The Fresh Loaf

News & Information for Amateur Bakers and Artisan Bread Enthusiasts

Super easy pasta dish

AndyPanda's picture
AndyPanda

Super easy pasta dish

I'm not sure where (or even if) to post this ... so I guess I'll post it here in Off Topic.

I know many of you enjoy fancy, gourmet cooking and I admire and respect that ...... BUT, my own style is to find things that are super easy and quick and still taste wonderful.   I've been making a quick and easy pasta dish that I absolutely love and thought I'd share it with you.  If I need to make something in a hurry, I can go from scratch to serving dish in 20 minutes and it always impresses everyone who has tasted it.

In a nutshell this dish is fresh pasta with garlic, mushrooms, onion, and bacon (I'm sure Pancetta would be even better but I use thick sliced, apple-wood bacon).  Some parsley and basil and black pepper to season, lots of butter and grated Parmesan and/or Pecorino Romano cheese.

I used to make fresh pasta with an extrude type machine - they are great for shapes like macaroni and hollow spaghetti and penne etc.   But for flat noodles I find that I much prefer using my Atlas roller.  And a trick I use when I make my pasta dough, I use a Cuisinart with the blade to mix the semolina flour and egg. I keep it pretty dry, a little less than a cup of flour (somewhere between 3/4 and 7/8 of a cup) to one egg --- depending on how large your egg is and how dry your flour is you adjust with a bit of water or flour.  (I keep a spray bottle handy and one or two light spritz of water if my dough seems too dry).  My dough is much more dry than most videos I've seen.  It will stick together when I pinch it but it isn't rolling into a ball in the Cuisinart.  It should look like separate bits of moist semolina.(like wet sand you'd use to make a sand castle - moist enough to stick together when you pinch it so you can squeeze it into a ball or press it down into an oblong disc shape to go thru the Atlas roller)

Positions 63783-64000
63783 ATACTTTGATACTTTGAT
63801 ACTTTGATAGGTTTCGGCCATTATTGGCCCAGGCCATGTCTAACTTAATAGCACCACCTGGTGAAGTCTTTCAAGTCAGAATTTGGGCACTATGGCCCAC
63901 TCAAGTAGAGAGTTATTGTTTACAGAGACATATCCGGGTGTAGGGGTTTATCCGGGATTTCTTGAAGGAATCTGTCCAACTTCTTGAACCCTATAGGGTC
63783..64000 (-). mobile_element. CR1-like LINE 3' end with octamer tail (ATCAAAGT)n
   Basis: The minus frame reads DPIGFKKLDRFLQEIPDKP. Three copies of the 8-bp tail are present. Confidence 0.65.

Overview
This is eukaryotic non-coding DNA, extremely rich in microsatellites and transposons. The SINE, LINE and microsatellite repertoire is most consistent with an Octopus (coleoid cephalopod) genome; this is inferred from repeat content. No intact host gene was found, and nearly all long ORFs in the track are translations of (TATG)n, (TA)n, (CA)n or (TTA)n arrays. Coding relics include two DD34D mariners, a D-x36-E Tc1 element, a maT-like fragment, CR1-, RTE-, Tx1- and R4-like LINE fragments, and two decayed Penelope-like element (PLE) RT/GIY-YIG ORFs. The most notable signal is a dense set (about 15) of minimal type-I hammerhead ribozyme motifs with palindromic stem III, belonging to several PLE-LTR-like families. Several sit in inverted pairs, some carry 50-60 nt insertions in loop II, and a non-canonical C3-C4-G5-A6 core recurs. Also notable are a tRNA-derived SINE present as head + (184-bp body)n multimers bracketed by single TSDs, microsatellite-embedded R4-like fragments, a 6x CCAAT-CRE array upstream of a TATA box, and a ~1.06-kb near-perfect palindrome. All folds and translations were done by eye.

I use no oil or salt in my dough - Just semolina flour and egg.  You can make it with AP flour or even whole wheat flour ... but IMO it is well worth getting semolina (or Semola flour which is ground super fine). The texture and the taste is that much better.

INGREDIENTS: (enough for two people or one very hungry person)

3/4 cup (about) semolina or semola flour (or half and half semolina and AP)

One large egg

3-4 mushrooms or as many as you like

4-5 cloves of fresh garlic (or as many as you like)

1/4 cup (or as much as you like) chopped onion

2 slices of thick cut bacon

a few pinches of dried parsley and basil 

fresh pepper

grated Parmesan or Romano

Olive oil and/or butter

HOW TO:

mix 3/4 cup semola flour and one egg into a dry/stiff dough.  If you have time, let it rest (now is the time to run to the store if you need some ingredient) - if you're in a hurry go straight to the roller and roll it out but don't cut it to noodles yet.  Set the wide strips aside to rest. (this whole process takes me about 5-10 minutes)

Start your salted water boiling and start heating your cast iron skillet and lightly cook two strips of thick bacon.  NOT CRISPY, just enough to melt some of the grease off the bacon, it should be limp and fatty still. (you may want the bacon grease in your meal, I don't - so I cook the bacon separately - I use a panini press - and add it to the other ingredients after most of the fat has melted off)

While your bacon is cooking, crush several cloves of garlic and saute in hot olive oil and/or butter.  

While the garlic is browning, chop some onion and toss into the hot oil with the now browned garlic.  Sprinkle some parsley and basil flakes in with the onion.

While the garlic and onion are sizzling in the hot oil, chop your mushrooms and grab the bacon before it gets crisp (it should be limp and still have plenty of fat not melted off yet).  Cut the bacon into pieces and toss the mushrooms and bacon in with the onions and garlic - turn the heat off on the cast iron skillet and add some butter if you want.  You are just letting all the flavors combine in the hot skillet.   (this all goes really quickly and in sequence - from the time I lay out the pasta sheets to rest to the time I've added the mushrooms and bacon and turn off the heat on the skillet is about 5 minutes)